The final destination of the evening was Top-of-the-rock, the viewing point on the 76th floor of Rockefeller Center. It is competing for that with the Empire State Building, and the main advantage is that you can see the Empire State Building from the “Rock”. The weather was grey but at least there was no mist. We arrived at dusk and survived long enough in the cold wind to see the city lighten up, including the Empire State Building.
I had a similar experience in the eighties, when I stayed in the Twin Towers, at the bottom of Manhattan, more than 10 years before they were flown down. There was a posh restaurant on top of one of the towers from where Manhattan lit up as a long cigar.

New York hasn’t changed much since then – except that the Twin Towers are now Ground Zero of course -, but many other cities have developed impressive skylines and when we compare the high night views we had during this trip, Singapore was more spectacular. From above it is even more obvious that New York is just a stack of boxes, with –literally- no room or desire for architectural creativity.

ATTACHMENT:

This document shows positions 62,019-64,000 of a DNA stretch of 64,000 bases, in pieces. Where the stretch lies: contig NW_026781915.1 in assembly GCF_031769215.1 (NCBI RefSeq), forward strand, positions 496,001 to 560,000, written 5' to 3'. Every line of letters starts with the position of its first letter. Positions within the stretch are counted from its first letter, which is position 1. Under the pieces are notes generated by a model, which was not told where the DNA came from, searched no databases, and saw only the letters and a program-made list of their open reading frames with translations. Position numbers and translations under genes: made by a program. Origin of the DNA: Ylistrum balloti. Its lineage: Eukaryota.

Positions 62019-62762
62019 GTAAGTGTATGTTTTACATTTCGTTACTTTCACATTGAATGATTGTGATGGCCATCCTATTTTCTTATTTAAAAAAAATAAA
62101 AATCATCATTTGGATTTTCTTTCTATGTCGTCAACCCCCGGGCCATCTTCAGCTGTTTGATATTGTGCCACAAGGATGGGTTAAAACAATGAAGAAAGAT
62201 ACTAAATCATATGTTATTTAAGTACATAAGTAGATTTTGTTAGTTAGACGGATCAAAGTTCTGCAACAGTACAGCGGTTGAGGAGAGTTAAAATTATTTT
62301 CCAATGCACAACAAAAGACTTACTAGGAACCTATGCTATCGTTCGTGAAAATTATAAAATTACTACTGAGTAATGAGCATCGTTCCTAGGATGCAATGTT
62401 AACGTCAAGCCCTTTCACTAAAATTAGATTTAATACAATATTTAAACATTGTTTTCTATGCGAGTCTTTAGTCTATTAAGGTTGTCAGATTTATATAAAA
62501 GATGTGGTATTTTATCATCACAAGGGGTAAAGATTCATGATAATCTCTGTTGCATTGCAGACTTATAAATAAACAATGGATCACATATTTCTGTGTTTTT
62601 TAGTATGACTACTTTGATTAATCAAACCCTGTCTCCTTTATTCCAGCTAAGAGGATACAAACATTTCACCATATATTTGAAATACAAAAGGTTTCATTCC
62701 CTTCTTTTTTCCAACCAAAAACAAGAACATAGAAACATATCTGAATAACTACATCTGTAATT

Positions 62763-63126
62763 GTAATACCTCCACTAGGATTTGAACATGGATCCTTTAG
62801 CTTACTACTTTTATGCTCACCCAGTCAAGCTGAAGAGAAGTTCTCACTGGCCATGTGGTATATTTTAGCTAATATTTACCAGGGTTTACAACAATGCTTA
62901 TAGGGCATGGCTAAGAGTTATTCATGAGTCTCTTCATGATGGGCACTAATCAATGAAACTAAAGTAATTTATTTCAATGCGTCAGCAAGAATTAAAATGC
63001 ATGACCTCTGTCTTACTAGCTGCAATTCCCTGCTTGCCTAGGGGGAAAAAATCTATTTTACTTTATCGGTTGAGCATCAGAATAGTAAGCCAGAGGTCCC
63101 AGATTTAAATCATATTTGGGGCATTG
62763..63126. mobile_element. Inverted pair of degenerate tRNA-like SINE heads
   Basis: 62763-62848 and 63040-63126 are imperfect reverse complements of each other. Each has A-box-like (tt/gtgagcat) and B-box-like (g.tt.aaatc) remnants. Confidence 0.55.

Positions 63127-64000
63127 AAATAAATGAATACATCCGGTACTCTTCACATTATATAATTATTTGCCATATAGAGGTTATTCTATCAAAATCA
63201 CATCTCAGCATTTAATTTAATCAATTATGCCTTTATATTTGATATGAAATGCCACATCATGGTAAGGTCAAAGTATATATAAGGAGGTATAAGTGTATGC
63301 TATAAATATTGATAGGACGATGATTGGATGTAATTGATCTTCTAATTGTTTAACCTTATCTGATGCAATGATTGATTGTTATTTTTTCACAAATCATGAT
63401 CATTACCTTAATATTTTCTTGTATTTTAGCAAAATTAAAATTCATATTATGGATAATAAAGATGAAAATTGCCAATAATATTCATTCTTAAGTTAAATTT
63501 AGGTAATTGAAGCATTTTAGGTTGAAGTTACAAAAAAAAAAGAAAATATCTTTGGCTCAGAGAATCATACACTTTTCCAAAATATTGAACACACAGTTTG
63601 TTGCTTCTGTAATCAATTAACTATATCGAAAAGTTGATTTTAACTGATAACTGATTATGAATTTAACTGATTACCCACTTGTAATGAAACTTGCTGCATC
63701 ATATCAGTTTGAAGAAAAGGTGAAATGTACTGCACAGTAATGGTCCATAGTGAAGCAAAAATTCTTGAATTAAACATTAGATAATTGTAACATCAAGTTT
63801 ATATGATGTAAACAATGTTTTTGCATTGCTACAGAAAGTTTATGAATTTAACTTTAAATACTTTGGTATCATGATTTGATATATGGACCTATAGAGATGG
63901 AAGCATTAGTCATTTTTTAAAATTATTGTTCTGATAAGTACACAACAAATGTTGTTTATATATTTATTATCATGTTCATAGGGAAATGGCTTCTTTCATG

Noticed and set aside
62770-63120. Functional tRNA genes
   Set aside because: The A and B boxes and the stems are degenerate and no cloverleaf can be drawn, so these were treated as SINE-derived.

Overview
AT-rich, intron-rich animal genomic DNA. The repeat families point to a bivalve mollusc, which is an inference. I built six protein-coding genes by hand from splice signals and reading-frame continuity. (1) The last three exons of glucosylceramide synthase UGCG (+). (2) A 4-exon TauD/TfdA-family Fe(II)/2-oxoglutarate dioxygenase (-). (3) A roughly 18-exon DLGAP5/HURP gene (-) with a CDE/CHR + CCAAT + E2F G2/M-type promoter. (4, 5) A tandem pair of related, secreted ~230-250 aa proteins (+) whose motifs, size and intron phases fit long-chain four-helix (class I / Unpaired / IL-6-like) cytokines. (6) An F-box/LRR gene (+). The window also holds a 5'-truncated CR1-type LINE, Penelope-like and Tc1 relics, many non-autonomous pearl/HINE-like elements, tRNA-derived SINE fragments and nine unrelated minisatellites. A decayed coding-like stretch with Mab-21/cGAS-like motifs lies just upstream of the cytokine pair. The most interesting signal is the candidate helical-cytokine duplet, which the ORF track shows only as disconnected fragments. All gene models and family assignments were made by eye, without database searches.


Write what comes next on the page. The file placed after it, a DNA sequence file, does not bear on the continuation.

Posted by jefvincent 17:13 Archived in USA Comments (0)

Michael and Craig

rain 9 °C

Michael was my colleague when I worked at JP Morgan, from 1986 till 1990. He was based in New York and I was desperate to move but stuck in Brussels. We both were in Human Resources at that time, and we got to know each other better when we together developed and delivered a management training course for non-English speakers. I left the bank to start my glorious career in credit and political risk insurance, Michael left a bit later but we stayed in touch all along. Almost 70 years old he is still working full time, since that is what you have to do to have a health insurance. Over the years we managed to meet from time to time , the last time at his place in New Rochelle, Rhode Island.
Michael is married to Craig, who is history professor in a New York college. Both like classical music and this time we joined for a concert of the New York Philharmonic Orchestra. 20th century brass, Elgar and Berlioz, slightly outside my comfort zone but wholly tolerable. After that we went for drinks, there was a lot to catch up from both sides. We promised to see each other again soon, somewhere in the world. This usually sounds hollow but with Michael, I’m sure we will.

Posted by jefvincent 07:28 Archived in USA Comments (0)